BLOWN IN CELLULOSE
What is it made of? The short answer: Paper. While cellulose insulation has been used for many years, it really wasn’t until the 1970s that it came into wide-spread use in the U.S. and other developed countries. Strictly speaking, it can come from any cellular plant source (corncobs, sisal, sawdust, etc.), but generally it is made from recycled newspapers, cardboard, office paper, and the like which is then treated with borates which are a Class 1 fire retardant. Cellulose is commonly used as a cheaper upfront cost alternative to Spray Foam Insulation.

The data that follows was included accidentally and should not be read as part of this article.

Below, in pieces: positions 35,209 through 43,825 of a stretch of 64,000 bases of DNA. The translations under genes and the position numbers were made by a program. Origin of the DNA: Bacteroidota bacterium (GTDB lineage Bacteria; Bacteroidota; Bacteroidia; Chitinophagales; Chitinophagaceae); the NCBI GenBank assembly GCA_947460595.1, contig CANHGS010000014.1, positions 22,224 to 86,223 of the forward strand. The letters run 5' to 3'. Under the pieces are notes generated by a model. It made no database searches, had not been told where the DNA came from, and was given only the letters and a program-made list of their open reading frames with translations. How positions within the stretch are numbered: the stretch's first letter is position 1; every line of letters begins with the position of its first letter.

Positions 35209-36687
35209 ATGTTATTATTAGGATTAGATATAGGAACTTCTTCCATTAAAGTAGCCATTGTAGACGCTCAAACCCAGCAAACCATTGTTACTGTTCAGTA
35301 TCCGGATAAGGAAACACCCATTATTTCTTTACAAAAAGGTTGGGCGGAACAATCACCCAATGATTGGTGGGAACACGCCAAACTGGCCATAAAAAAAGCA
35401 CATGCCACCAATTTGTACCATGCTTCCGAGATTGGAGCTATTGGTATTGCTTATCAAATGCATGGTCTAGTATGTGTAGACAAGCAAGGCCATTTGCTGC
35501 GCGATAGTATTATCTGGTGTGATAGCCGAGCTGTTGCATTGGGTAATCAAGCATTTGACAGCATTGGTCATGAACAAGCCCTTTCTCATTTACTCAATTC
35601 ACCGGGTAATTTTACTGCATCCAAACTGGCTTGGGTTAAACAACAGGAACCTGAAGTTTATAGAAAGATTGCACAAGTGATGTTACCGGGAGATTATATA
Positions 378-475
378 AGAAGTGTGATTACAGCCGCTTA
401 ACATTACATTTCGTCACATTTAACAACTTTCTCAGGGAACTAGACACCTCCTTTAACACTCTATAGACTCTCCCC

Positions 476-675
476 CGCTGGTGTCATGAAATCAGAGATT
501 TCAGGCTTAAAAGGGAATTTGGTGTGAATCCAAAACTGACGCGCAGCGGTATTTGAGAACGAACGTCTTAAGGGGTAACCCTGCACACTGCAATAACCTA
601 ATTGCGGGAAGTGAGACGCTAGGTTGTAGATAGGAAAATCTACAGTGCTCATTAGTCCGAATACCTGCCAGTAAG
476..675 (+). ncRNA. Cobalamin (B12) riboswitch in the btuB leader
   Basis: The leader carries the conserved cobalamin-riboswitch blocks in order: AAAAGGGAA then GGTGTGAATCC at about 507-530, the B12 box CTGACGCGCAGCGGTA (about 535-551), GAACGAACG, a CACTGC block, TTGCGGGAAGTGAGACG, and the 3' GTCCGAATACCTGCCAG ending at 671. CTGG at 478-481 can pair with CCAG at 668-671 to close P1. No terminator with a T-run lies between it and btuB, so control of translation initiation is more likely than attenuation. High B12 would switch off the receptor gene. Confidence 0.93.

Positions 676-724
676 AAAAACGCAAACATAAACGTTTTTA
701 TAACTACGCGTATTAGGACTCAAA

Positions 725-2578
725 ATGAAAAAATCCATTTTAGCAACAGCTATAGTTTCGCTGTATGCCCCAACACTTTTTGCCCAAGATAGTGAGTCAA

Key Benefits of Cellulose Insulation
Cellulose insulation provides the thermal performance by preventing radiant, conductive and convective heat loss. It fits snuggly into tight corners and around poles and pipes, which means fewer air pockets can form making it harder for heat to escape.
Treated with boric acid, which increases fire resistance, resists mold and makes it unpalatable to insects.
Cellulose installation is environmentally friendly
Reduces the noise that passes through between rooms as well as from outside.